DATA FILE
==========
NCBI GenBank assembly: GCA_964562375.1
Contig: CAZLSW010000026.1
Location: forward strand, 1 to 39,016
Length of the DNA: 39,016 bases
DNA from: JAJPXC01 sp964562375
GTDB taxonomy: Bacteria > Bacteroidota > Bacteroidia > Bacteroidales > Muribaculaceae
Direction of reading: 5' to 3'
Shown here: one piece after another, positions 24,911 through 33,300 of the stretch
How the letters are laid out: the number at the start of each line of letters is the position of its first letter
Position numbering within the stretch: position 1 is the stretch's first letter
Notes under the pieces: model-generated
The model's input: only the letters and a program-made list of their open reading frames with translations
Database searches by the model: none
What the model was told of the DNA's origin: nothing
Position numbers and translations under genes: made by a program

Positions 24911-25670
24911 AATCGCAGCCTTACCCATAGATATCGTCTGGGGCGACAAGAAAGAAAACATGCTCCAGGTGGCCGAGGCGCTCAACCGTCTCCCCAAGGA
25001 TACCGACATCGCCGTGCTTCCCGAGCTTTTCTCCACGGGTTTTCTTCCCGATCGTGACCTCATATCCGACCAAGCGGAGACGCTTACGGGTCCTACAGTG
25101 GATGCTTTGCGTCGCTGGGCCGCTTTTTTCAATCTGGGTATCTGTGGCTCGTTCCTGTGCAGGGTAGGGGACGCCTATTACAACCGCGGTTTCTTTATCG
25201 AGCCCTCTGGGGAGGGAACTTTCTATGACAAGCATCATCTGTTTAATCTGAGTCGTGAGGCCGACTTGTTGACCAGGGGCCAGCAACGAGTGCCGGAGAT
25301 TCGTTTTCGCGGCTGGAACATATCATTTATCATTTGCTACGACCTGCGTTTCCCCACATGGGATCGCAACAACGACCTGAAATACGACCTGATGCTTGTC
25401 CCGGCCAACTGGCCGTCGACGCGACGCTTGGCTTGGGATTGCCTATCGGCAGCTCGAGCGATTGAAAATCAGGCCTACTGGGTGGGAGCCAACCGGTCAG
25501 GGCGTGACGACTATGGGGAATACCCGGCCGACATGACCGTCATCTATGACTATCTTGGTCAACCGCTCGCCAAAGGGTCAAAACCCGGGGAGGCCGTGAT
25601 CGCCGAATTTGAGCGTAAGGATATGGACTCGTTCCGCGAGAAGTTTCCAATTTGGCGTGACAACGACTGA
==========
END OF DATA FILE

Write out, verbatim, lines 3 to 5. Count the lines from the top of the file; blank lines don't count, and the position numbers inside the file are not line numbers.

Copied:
Location: forward strand, 1 to 39,016
Length of the DNA: 39,016 bases
DNA from: JAJPXC01 sp964562375